1 [Mechanical Translation, vol.4, no.3, December 1957; pp ] A Framework for Syntactic Translation V. H. Yngve, Massachusetts Institute of Technology, Cambridge, Massachusetts Adequate mechanical translation can be based only on adequate structural descriptions of the languages involved and on an adequate statement of equivalences. Translation is conceived of as a three-step process: recognition of the structure of the incoming text in terms of a structural specifier; transfer of this specifier into a structural specifier in the other language; and construction to order of the output text specified. Introduction THE CURRENT M.I.T. approach to mechanical translation is aimed at providing routines intrinsically capable of producing correct and accurate translation. We are attempting to go beyond simple word-for-word translation; beyond translation using empirical, ad hoc, or pragmatic syntactic routines. The concept of full syntactic translation has emerged: translation based on a thorough understanding of linguistic structures, their equivalences, and meanings. The Problems The difficulties associated with word-forword translation were appreciated from the very beginning, at least in outline form. Warren Weaver 1 and Erwin Reifler 2 in early memoranda called attention to the problems of multiple meaning, while Oswald and Fletcher 3 began by fixing their attention on the wordorder problems particularly glaring in the case of German-to-English word-for-word translations. Over the years it has become increasingly clear that most, if not all, of the problems associated with word-for-word translation can be solved by the proper manipulation or utilization of the context. Context is to be understood here in its broadest interpretation. Contextual clues were treated in detail in an earlier article. 4 The six types of clues discussed there will be reformulated briefly here. They are: 1) The field of discourse. This was one of the earliest types of clues to be recognized. It can, by the use of specialized dictionaries, assist in the selection of the proper meaning of words that carry different meanings in different fields of discourse. The field of discourse may be determined by the operator, who places the appropriate glossary in the machine; or it may be determined by a machine routine on the basis of the occurrences of certain text words that are diagnostic of the field. This work was supported in part by the U. S. Army (Signal Corps), the U.S. Air Force ( Office of Scientific Research, Air Research and Development Command), and the U.S. Navy ( Office of Naval Research); and in part by the National Science Foundation. 1. Warren Weaver, "Translation," Machine Translation of Languages, edited by Locke and Booth (New York and London, 1955) 2. Erwin Reifler, "Studies in Mechanical Translation No. 1, MT, " mimeographed (Jan. 1950) 3. Oswald and Fletcher, "Proposals for the Mechanical Resolution of German Syntax Patterns, " Modern Language Forum, vol. XXXVI, no. 2-4 (1951) 4. V. H. Yngve, "Terminology in the Light of Research on Mechanical Translation, " Babel, vol. 2, no. 3 (Oct. 1956)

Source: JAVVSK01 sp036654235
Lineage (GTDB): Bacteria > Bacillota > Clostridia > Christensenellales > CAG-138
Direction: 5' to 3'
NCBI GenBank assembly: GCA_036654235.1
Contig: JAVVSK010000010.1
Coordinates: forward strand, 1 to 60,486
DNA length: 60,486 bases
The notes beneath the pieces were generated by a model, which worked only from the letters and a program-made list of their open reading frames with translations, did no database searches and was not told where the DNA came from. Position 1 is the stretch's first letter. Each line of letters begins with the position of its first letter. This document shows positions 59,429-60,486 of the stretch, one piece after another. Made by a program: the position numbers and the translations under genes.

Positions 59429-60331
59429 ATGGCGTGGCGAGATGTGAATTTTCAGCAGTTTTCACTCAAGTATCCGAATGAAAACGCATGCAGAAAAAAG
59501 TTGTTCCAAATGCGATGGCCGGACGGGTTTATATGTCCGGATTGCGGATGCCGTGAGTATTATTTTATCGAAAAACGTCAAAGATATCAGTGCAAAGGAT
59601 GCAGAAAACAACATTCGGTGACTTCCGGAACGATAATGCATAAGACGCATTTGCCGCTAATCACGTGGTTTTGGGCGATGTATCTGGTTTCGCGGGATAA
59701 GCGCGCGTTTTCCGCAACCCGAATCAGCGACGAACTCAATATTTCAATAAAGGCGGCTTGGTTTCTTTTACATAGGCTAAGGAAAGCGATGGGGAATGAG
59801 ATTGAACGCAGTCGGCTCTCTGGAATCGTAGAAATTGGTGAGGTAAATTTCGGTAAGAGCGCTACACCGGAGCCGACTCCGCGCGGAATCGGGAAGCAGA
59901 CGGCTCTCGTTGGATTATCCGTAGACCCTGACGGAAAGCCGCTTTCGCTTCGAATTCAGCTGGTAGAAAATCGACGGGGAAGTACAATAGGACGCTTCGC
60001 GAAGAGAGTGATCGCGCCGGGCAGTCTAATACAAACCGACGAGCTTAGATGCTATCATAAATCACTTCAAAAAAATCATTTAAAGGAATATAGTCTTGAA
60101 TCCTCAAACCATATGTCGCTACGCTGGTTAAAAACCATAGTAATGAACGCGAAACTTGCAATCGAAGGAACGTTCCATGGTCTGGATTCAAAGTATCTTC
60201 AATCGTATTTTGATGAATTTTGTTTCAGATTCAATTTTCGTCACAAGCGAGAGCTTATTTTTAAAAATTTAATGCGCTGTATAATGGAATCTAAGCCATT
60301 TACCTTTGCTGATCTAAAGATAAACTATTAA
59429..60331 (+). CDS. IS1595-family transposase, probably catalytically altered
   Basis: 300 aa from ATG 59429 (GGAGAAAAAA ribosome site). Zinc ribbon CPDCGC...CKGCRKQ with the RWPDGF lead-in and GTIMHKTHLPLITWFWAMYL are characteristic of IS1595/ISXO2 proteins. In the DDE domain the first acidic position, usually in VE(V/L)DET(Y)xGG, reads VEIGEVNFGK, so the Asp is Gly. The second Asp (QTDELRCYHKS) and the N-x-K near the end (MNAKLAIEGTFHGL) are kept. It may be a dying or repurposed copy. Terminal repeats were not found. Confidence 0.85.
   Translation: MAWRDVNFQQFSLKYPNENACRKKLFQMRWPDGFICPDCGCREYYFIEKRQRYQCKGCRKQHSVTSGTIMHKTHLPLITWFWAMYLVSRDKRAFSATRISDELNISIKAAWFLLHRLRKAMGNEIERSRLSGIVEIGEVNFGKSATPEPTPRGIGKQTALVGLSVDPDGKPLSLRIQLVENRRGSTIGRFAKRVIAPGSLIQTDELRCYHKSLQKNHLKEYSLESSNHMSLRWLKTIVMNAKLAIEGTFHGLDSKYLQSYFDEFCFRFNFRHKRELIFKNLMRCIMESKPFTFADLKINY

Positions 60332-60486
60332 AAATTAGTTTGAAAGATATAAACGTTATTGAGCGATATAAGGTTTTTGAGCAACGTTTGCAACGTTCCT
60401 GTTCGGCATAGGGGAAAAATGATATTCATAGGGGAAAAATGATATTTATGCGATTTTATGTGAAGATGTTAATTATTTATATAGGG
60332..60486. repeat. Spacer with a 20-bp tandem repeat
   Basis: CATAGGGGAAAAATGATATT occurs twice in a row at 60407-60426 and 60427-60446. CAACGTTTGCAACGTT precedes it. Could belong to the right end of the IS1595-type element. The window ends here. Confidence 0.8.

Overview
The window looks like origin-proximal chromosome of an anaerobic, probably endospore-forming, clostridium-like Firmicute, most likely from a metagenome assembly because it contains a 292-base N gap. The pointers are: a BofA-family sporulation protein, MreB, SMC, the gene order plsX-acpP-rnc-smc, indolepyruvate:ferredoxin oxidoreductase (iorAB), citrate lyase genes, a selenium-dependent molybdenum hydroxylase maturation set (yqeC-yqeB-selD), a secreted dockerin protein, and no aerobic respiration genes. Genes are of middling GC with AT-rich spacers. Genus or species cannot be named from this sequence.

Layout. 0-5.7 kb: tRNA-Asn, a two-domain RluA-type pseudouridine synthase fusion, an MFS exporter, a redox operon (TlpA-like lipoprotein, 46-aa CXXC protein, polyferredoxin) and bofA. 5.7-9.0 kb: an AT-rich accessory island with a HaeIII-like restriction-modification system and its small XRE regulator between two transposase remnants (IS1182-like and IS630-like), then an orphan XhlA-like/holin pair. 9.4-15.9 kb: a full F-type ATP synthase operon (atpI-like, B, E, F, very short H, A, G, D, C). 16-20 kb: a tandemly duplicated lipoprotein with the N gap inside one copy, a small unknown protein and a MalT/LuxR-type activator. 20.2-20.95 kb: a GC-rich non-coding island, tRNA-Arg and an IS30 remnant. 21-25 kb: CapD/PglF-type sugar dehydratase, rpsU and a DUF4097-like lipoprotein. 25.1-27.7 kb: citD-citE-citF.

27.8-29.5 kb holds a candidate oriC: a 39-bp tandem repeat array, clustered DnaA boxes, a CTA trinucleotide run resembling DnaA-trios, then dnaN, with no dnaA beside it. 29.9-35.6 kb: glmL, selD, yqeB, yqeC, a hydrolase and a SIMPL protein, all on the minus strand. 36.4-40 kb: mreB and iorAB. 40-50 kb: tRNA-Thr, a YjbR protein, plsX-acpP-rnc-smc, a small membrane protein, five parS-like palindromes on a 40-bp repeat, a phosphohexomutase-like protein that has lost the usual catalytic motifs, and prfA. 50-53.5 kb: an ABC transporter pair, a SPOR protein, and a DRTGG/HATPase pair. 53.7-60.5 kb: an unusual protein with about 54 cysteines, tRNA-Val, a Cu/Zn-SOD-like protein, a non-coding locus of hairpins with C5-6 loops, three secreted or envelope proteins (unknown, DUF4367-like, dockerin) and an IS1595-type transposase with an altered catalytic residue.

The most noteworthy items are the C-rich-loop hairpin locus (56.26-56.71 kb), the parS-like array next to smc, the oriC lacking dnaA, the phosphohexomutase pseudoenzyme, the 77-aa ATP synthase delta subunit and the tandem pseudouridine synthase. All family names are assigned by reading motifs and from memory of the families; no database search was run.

2 60 V. H. Yngve 2) Recognition of coherent word groups, such as idioms and compound nouns. This clue can provide a basis for translating such word groups correctly even when their meaning does not follow simply from the meanings of the separate words. 3) The syntactic function of each word. If the translating program can determine syntactic function, clues will be available for solving word-order problems as well as a large number of difficult multiple-meaning problems. Clues of this type will help, for example, in determining whether der in German should be translated as an article or as a relative or demonstrative pronoun, and whether it is nominative, genitive, or dative. They will also assist in handling the very difficult problems of translating prepositions correctly. 4) The selectional relations between words in open classes, i.e., nouns, verbs, adjectives, and adverbs. These relations can be utilized by assigning the words to various meaning categories in such a way that when two or more of these words occur in certain syntactic relationships in the text, the correct meanings can be selected. 5) Antecedents. The ability of the translating program to determine antecedents will not only make possible the correct translation of pronouns, but will also materially assist in the translation of nouns and other words that refer to things previously mentioned. 6) All other contextual clues, especially those concerned with an exact knowledge of the subject under discussion. These will undoubtedly remain the last to be mechanized. Finding out how to use these clues to provide correct and accurate translations by machine presents perhaps the most formidable task that language scholars have ever faced. Two Approaches Attempts to learn how to utilize the abovementioned clues have followed two separate approaches. One will be called the "95 per cent approach" because it attempts to find a number of relatively simple rules of thumb, each of which will translate a word or class of words correctly about 95 per cent of the time, even though these rules are not based on a complete understanding of the problem. This approach is used by those who are seeking a short-cut to useful, if not completely adequate, translations. The other approach concentrates on trying to obtain a complete understanding of each portion of the problem so that completely adequate routines can be developed. At any stage in the development of mechanical translation there will be some things that are perfectly understood and can therefore serve as the basis for perfect translation. In the area of verb, noun, and adjective inflection, it is possible to do a "100 per cent job" because all the paradigms are available and all of the exceptions are known and have been listed. In this area one need not be satisfied with anything less than a perfect job. At the same time there will be some things about language and translation that are not understood. It is in this area that the difference between the two approaches shows up. The question of when to translate the various German, French, or Russian verb categories into the different sets of English verb categories is imperfectly understood. Those who adopt the 95 per cent approach will seek simple partial solutions that are right a substantial portion of the time. They gain the opportunity of showing early test results on a computer. Those who adopt the 100 per cent approach realize that in the end satisfactory mechanical translation can follow only from the systematic enlarging of the area in which we have essentially perfect understanding. The M.I. T. group has traditionally concentrated on moving segments of the problem out of the area where only the 95 per cent approach is possible into the area where a 100 per cent approach can be used. Looking at mechanical translation in this light poses the greater intellectual challenge, and we believe that it is here that the most significant advances can be made. Syntactic Translation Examination of the six types of clues mentioned above reveals that they are predominantly concerned with the relationships of one word to another in patterns. The third type the ability of the program to determine the syntactic function of each word is basic to the others. It is basic to the first: If the machine is to determine correctly the field of discourse at every point in the text, even when the field changes within one sentence, it must use the relationship of the words in syntactic patterns as the key for finding which words refer to which field. It is basic to the second because idioms, noun compounds, and so on, are merely special patterns of words that stand out from